Gatsby vs. NextJS
How do NextJS and Gatsby compare? We look at them side-by-side under four categories.
Ricky Panzer, CEO
Jan. 22, 2021
Plus, both NextJS and Gatsby allow you to circumvent things like WordPress or Spotify's Liquid templates, both of which can be complicated, difficult to customize, and slow.
Server-side rendering, or SSR, is the main reason to avoid frameworks like WordPress and Spotify's Liquid in the first place. Sites built using SSR have to render each page anew every time a visitor lands on it, generating it with PHP and recreating the HTML for each page view. Static-site generation solves that problem by loading the same HTML every time a user loads a page, meaning sites load more quickly and take less resources. In cases like making marketing websites or blogs, SSR is usually overkill.
However, there are times when SSR is actually necessary to implement certain dynamic features, particularly if you need features that require a user to log in, show shopping cart history, and others that can't quite work statically. Gatsby can't be used to create SSR sites, but NextJS can. If you don't need any SSR features, then whether you choose NextJS or Gatsby will hinge on how they compare on other dimensions.
NextJS also offers a blend between SSR and static-site generation called Incremental Static Generation, in which the server generates a page whenever any user lands on it, and caches the page for future users. In other words, it's able to offer the benefits of SSR while keeping the drawbacks of speed and resource consumption with SSR to a minimum.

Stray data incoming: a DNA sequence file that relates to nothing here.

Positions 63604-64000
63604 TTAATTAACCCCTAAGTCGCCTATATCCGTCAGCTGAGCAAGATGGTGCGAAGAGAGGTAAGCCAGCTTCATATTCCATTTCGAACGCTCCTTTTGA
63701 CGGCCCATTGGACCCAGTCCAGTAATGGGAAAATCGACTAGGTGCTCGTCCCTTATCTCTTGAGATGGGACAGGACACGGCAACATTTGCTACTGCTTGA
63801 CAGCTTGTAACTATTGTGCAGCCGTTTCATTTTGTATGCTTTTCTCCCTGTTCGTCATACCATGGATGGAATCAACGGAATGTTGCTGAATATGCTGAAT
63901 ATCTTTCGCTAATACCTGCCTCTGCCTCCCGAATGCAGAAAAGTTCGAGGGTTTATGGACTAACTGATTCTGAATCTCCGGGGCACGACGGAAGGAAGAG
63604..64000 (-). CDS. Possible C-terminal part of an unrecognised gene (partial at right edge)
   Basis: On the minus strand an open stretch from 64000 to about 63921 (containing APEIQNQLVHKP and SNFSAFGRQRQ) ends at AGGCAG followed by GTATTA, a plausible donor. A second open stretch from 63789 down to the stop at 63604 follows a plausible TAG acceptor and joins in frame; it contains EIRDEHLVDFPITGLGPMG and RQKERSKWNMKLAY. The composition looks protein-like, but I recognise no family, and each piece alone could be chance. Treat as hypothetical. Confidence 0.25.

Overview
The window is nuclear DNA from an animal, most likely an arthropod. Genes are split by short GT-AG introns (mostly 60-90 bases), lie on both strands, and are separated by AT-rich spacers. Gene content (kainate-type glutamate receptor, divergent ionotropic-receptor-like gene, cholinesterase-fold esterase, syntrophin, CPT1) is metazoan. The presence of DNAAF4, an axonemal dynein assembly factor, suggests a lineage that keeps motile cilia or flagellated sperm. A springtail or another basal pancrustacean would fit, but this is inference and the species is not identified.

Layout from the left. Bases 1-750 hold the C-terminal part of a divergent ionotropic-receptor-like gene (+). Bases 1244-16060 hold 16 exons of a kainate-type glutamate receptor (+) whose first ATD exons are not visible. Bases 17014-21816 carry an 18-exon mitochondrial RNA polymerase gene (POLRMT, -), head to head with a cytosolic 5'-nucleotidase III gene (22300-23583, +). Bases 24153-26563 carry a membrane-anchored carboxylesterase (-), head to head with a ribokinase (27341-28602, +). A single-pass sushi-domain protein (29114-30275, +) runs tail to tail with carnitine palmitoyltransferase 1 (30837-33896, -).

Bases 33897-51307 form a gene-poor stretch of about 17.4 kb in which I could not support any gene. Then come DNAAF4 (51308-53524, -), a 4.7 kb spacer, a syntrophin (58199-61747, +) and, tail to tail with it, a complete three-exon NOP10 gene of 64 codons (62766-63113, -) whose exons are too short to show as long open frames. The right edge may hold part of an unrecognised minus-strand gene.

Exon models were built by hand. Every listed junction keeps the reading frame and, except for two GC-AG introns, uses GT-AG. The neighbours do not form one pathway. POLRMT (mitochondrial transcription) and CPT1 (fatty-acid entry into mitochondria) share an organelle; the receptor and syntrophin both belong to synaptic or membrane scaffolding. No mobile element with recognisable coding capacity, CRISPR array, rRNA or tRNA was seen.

All told, if including certain dynamic features in your site are make-or-break, NextJS is your best bet.
“Gatsby does Static Site Generation, while NextJS does Static Site Generation and Server Side Rendering”
NextJS and Gatsby are developed in similar ways. NextJS is developed by Vercel, which ships a new version of the framework every couple of months. Gatsby it also developed by a company of the same name. Both frameworks are open source, and both have been starred tens of thousands of times by developers.
But Gatsby's developing company has gone the extra mile in developer outreach and education with a level of evangelism that Vercel hasn't yet matched. That means Gatsby has a welter of information on how to work with it: pages on plugins, starter templates, tutorials abound. It has partnered with Netlify and engaged with other outside parties, and while NextJS has a single four-hour course on Frontend Masters, Gatsby has two.
"If you're looking for the most available and abundant community support, Gatsby is the better option."
Both frameworks also have their own complementary frameworks that work best with each.
Gatsby works well with Netlify, a git-based serverless platform for hosting websites. It's perfect for the static websites Gatsby is great at making, and it provides just enough functionality to not need complex development processes while deploying the Gatsby site with deploy previews for new builds on a super fast CDN.